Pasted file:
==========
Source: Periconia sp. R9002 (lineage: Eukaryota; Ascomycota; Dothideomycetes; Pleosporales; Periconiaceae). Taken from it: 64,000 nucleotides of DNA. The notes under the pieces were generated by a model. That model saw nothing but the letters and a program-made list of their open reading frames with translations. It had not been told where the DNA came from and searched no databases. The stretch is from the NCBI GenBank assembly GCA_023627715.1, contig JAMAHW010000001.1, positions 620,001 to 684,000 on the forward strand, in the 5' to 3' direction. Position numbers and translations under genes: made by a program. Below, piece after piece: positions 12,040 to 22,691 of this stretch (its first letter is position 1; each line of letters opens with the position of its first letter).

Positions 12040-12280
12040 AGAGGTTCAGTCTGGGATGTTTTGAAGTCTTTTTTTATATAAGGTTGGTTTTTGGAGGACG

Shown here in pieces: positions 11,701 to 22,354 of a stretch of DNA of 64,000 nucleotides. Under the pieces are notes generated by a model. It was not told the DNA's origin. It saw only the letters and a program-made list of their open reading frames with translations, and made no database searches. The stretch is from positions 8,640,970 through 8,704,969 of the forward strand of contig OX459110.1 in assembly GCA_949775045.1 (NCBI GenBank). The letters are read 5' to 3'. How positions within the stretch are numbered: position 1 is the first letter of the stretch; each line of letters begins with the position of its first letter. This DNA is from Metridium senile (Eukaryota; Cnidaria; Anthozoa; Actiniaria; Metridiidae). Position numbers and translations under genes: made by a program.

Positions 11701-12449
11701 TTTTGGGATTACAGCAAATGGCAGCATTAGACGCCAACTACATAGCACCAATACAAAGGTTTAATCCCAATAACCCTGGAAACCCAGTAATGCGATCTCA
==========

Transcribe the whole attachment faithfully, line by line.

Source: Periconia sp. R9002 (lineage: Eukaryota; Ascomycota; Dothideomycetes; Pleosporales; Periconiaceae). Taken from it: 64,000 nucleotides of DNA. The notes under the pieces were generated by a model. That model saw nothing but the letters and a program-made list of their open reading frames with translations. It had not been told where the DNA came from and searched no databases. The stretch is from the NCBI GenBank assembly GCA_023627715.1, contig JAMAHW010000001.1, positions 620,001 to 684,000 on the forward strand, in the 5' to 3' direction. Position numbers and translations under genes: made by a program. Below, piece after piece: positions 12,040 to 22,691 of this stretch (its first letter is position 1; each line of letters opens with the position of its first letter).

Positions 12040-12280
12040 AGAGGTTCAGTCTGGGATGTTTTGAAGTCTTTTTTTATATAAGGTTGGTTTTTGGAGGACG

Shown here in pieces: positions 11,701 to 22,354 of a stretch of DNA of 64,000 nucleotides. Under the pieces are notes generated by a model. It was not told the DNA's origin. It saw only the letters and a program-made list of their open reading frames with translations, and made no database searches. The stretch is from positions 8,640,970 through 8,704,969 of the forward strand of contig OX459110.1 in assembly GCA_949775045.1 (NCBI GenBank). The letters are read 5' to 3'. How positions within the stretch are numbered: position 1 is the first letter of the stretch; each line of letters begins with the position of its first letter. This DNA is from Metridium senile (Eukaryota; Cnidaria; Anthozoa; Actiniaria; Metridiidae). Position numbers and translations under genes: made by a program.

Positions 11701-12449
11701 TTTTGGGATTACAGCAAATGGCAGCATTAGACGCCAACTACATAGCACCAATACAAAGGTTTAATCCCAATAACCCTGGAAACCCAGTAATGCGATCTCA